Estimating Global Abortion Incidence from 1990 until 2015 Using Bayesian Methods and a Framework of Abortion Determinants

Leontine Alkema, National University of Singapore
Anisa Asafi, World Health Organization (WHO)
Akinrinola Bankole, Guttmacher Institute
Bela Ganatra, Ipas
Caitlin Gerdts, University of California, San Francisco
Heidi Johnston, ICDDR,B
Anna Popinchalk, Guttmacher Institute
Ozge Tuncalp, Johns Hopkins University
Paul Van Look, Independent Consultant
Sanqian Zhang, National University of Singapore
Gilda Sedgh, Guttmacher Institute

Abortion incidence estimates are needed to monitor progress in achieving universal access to reproductive healthcare. To date, estimates abortion incidence worldwide have been made for 1995, 2003 and 2008. We propose a new approach to estimating abortion incidence and use this approach to estimate current abortion levels and past trends. The estimates are based on available data for all countries pertaining directly to abortion incidence, as well as information on factors indirectly related to abortion, such as contraceptive method mix and the unmet need for contraception. In the proposed model, abortion incidence is estimated on the basis of determinants of abortion using Bayesian methods. The final paper will present selected findings to illustrate the modelling approach.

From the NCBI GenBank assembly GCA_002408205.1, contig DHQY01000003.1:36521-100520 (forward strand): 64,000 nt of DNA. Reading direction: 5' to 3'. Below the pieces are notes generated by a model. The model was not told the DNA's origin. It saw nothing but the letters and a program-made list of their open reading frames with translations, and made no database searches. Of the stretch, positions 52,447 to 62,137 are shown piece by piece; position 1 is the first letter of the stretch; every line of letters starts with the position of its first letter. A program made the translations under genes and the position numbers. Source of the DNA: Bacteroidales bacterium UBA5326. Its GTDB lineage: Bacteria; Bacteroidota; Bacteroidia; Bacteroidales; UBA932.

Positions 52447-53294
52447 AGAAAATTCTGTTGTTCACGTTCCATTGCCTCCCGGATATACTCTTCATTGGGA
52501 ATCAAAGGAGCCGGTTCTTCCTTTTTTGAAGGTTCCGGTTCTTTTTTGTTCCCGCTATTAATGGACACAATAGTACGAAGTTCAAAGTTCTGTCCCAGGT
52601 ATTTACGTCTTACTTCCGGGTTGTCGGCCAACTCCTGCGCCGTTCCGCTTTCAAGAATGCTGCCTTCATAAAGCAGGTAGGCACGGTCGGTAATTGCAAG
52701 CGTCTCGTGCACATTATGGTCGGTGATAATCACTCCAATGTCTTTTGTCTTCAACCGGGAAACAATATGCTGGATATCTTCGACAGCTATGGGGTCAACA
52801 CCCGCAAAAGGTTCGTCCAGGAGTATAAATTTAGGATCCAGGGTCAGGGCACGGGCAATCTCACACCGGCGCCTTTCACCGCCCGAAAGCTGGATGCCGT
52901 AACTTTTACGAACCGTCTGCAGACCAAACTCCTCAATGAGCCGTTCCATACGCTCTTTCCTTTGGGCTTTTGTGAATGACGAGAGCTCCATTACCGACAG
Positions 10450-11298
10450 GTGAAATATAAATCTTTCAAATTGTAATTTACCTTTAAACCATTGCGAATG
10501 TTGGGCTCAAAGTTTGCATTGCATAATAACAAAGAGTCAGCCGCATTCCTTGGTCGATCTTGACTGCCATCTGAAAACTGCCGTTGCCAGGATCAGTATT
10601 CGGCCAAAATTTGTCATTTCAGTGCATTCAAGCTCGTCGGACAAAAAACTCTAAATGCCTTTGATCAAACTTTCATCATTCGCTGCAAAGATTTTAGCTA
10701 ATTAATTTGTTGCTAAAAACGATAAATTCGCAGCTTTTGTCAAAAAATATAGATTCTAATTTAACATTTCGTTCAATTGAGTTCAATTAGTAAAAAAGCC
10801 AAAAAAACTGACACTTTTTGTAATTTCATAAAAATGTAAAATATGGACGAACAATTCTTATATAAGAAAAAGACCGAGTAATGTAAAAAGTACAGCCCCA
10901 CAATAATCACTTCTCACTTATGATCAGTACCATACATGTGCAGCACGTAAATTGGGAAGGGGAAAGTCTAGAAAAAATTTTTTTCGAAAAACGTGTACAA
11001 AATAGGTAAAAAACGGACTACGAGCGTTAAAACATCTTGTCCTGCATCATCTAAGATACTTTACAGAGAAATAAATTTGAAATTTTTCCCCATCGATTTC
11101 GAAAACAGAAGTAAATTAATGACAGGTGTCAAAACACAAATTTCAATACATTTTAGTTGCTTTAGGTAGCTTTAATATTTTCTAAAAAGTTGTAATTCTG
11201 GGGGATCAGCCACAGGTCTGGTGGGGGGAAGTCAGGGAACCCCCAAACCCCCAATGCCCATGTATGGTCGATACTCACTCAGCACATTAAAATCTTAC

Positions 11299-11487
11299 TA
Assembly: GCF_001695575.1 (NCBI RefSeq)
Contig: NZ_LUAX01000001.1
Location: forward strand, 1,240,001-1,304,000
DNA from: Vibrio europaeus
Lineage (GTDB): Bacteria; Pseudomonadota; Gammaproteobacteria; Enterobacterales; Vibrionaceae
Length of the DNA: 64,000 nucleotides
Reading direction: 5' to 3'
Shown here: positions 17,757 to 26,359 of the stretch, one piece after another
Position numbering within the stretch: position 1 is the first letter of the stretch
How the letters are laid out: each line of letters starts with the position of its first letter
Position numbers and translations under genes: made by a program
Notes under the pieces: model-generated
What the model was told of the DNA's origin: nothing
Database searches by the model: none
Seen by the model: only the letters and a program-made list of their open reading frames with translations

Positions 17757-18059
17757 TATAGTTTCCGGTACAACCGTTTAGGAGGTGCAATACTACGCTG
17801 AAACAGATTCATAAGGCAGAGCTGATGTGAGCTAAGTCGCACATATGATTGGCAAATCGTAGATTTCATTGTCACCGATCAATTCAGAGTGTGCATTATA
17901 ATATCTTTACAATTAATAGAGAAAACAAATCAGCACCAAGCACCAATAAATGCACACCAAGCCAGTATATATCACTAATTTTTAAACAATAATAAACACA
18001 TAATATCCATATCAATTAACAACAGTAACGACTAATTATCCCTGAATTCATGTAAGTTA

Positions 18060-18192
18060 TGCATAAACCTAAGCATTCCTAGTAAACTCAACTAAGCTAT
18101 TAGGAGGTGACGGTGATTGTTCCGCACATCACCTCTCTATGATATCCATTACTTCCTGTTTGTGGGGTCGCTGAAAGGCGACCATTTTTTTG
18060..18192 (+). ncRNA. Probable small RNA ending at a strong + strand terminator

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 Presented in Session P9. Family Planning, Sexual Behavior, and Reproductive Health